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Rumors of email’s death have been greatly exaggerated. It seems that article after article and think piece after piece have proclaimed the brokeness and death of email. But people still check their inboxes and take action based on the content of email messages.

Nearly 60 percent of B2B marketers consider email to be their most effective marketing channel, and more than 80 percent of professionals prefer to use email for communication. Email is also more effective than Twitter or Facebook when it comes to acquiring new customers.

Of course, the trick to sending out marketing emails that succeed and that get people to take action is getting the timing and content right. Whether it’s an email promoting a sale or new product, or just reminding a customer that your company exists, there are plenty of things you can do to make it grab attention and produce results from the second it lands in someone’s inbox.

Tip 1: Nail the Subject Line

The subject line is the first thing people see when an email reaches their inbox. A boring subject line (like “hello!” or “we’ve missed you”) are likely to get ignored, or worse, automatically deleted.

The email’s subject needs to grab attention and convince people to do something (or that they can do something, ASAP). Action words are a must in a subject line, such as “Catch (your favorite band) on their farewell tour!” or “Enjoy the holidays all year long.”

It’s also essential that the subject of the email be clear. Although it can be fun to be clever and witty, don’t let your puns or cleverness get in the way of the subject line’s message.

Tip 2: Get Personal (but not too Personal)

Personalized emails get opened more often than non-personal emails, and targeted emails are more likely to generate revenue.

So go ahead and use a person’s name in the subject line of an email, or start your message with something like “Hi (name)!”

Just remember that it is possible to get too personal in your marketing emails. Don’t repeat someone’s name over and over throughout the message or you risk sounding like a telemarketer or a bot.

Tip 3: Provide Something of Value

A marketing email should never be an email sent just to “catch up.” You’re not friends with your email list, and they don’t particularly care or need to know what’s going on with your company — except for how it can benefit them.

So make sure your messages provide something valuable or useful. Just as you used actionable words in your subject line, provide actionable advice to help people solve a problem.

Tip 4: Give People Numbers

If you want people to stop and really take in what you’ve got to say in your marketing email, throw in a number. Eye tracking studies have found that people are likely to stop scanning a message when they come across a numeral.

For many people, numerals mean facts, and facts mean information. Readers of your emails are likely looking for “news they can use,” and a number is going to be a giant flag to them that something important lies ahead.

Tip 5: Write Like You Talk

To put a new spin on an old cliché: write once, edit twice. When you’re writing an email message, don’t put too much focus on getting it “right” or being particularly verbose and grand.

Instead, write quickly, as if you were talking to a person IRL. You can go back in after you’ve written the message and clean things up. But if you put too much stress on sounding posh and professional, you’ll 1) never get the email written or 2) end up sounding like a weird email robot.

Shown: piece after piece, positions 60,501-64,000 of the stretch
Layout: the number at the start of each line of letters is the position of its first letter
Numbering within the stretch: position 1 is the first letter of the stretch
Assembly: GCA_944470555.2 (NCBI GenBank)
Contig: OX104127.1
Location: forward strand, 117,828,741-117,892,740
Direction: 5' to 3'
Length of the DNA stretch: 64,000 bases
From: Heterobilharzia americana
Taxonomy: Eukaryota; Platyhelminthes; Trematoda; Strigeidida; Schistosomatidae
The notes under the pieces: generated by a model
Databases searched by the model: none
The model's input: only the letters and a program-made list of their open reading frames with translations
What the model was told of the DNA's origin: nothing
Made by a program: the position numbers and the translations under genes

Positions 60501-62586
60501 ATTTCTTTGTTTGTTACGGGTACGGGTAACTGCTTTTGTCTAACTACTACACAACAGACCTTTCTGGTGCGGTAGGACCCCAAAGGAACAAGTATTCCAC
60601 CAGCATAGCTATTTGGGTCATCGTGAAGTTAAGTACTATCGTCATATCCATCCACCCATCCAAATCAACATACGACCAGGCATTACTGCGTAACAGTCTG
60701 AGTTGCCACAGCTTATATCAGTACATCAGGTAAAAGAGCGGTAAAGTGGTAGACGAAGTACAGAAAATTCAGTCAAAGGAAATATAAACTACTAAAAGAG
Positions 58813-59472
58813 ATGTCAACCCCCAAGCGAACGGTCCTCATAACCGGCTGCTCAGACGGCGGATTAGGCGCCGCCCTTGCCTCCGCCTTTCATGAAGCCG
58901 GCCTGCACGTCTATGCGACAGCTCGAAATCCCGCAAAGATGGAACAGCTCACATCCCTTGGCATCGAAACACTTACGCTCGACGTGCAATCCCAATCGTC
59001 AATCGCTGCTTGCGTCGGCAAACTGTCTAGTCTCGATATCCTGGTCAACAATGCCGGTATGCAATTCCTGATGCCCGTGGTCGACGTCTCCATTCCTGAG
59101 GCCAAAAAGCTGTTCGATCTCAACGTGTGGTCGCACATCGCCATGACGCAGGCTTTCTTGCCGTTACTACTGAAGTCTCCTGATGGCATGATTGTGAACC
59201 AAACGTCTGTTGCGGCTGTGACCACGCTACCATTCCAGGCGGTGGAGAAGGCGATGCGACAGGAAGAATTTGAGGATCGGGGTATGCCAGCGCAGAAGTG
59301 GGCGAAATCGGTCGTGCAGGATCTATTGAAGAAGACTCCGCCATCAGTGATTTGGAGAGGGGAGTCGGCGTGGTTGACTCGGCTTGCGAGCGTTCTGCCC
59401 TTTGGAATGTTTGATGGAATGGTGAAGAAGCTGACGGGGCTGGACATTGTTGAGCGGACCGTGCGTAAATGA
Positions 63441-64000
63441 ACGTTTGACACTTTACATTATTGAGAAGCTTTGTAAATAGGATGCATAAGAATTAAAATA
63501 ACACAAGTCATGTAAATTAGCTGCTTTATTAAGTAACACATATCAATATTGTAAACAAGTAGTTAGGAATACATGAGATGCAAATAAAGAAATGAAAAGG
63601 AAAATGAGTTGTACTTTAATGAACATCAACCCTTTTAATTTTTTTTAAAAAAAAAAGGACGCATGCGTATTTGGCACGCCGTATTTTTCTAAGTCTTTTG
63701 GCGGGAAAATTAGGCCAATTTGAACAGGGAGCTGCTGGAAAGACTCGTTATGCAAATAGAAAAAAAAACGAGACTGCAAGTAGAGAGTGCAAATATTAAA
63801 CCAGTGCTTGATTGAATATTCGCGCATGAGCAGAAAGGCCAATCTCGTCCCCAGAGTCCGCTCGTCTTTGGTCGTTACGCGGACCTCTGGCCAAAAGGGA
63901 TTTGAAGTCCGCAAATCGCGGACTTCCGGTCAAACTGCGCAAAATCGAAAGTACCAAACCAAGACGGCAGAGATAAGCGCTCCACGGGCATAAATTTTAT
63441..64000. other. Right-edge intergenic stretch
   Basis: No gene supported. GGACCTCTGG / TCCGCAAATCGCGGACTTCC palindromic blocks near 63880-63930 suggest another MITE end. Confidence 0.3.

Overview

Tip 6: Focus on Benefits

The item or service you’re sending the email to promote might have lots of features, and you might want to write about those features all day, but what your reader is thinking is “So, what’s this mean for me?”

Use the content of your email to highlight the benefits of whatever it is you’re marketing. One way to do that is to think about the features of it, then focus on why those features matter. A new toaster oven might toast bread in half the time as an old model, but so what? The so what is that the person making toast saves time and can get their breakfast on the table sooner, so that they can do more important or more interesting things sooner.

Tip 7: Include Links

Here’s an important tip for writing a marketing email: Don’t make people “work.” If you want people to get to a particular page on your website, read a particular blog article, or take any other action, include a link to it.

To be on the safe side, you might want to include a few links to the same blog post or webpage throughout the email.

Tip 8: Don’t Be Pushy

Sure, you want people to do something after they read your marketing email — but you don’t want the message of the email to come across as too salesy. You also don’t want people to walk away from your email thinking it was too pushy.

One way to avoid being pushy is to see things from your reader’s perspective. Instead of trying to get people to see things from your point of view, you need to figure out their point of view, then use the content of your email to help them understand how your brand can help them.

Tip 9: Include a CTA

Ideally, by the end of your marketing email, people will be jazzed up and eager to try out whatever you’ve got to offer.

Don’t leave them hanging. Include a simple call to action that lets them know what to do next.

Tip 10: Give a Deadline

One last tip for writing a marketing email: Include a deadline. Without a clear-cut deadline, people are likely to procrastinate. Your goal is to keep people from putting off whatever action you want them to take.

If you’re running a special promotion, let people known when it ends. Even if your promo doesn’t have a specific end point, including words like “now” or “today” will create a sense of urgency in a reader, encouraging them to take action quickly.